Flash Fiction Magazine is seeking flash fiction. 300 to 1000 words. Pays $40.

Tough is seeking crime short stories. 1500 to 7500 words. Pays $25.

Craft is seeking fiction and non-fiction. Up to 7000 words. Pays up to $200.

New Reader Magazine is seeking fiction, poetry, memoir, and more. Minimum of 500 words. Pay starts at $10.

What are your insecurities? How have you done on submissions this month? Is there anything you've been needing to do, but haven't been able to? Any of these links of interest? Will you be submitting to the IWSG anthology? Anything to share?

May you find your Muse.

Thursday, August 30, 2018

The Time Has Come - CreateSpace Dissolution

In case you haven't seen it yet, CreateSpace is officially transitioning to Amazon KDP. They're going in waves, so you may not have received notification yet (I haven't.) From what I've seen, people are getting an email when the transition has been enabled on their CreateSpace account. Some people are also getting notifications that their pricing will be changing, or that there is some other issue (for example, unsupported languages) that needs to be dealt with.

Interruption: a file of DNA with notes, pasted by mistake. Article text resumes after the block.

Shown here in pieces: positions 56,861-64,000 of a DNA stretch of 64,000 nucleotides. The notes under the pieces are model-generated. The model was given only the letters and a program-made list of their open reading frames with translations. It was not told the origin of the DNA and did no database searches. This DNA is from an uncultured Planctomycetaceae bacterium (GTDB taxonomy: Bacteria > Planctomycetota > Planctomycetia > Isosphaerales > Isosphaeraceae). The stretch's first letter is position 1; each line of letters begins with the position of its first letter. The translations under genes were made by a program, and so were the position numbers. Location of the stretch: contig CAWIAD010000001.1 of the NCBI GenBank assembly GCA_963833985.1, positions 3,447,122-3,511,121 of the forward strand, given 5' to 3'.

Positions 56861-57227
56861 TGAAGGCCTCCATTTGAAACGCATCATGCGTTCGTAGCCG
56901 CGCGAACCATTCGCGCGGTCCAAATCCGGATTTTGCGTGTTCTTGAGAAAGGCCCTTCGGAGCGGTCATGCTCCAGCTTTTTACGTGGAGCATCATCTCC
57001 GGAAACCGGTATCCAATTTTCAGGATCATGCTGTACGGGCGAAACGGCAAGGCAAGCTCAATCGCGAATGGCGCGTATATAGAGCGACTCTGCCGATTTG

For the most part, the claim is that it will be an easy transition. The training video they have up shows three simple steps. Here's hoping!

If you haven't heard of this yet, here's their information on the topic: CreateSpace and KDP to Become One Service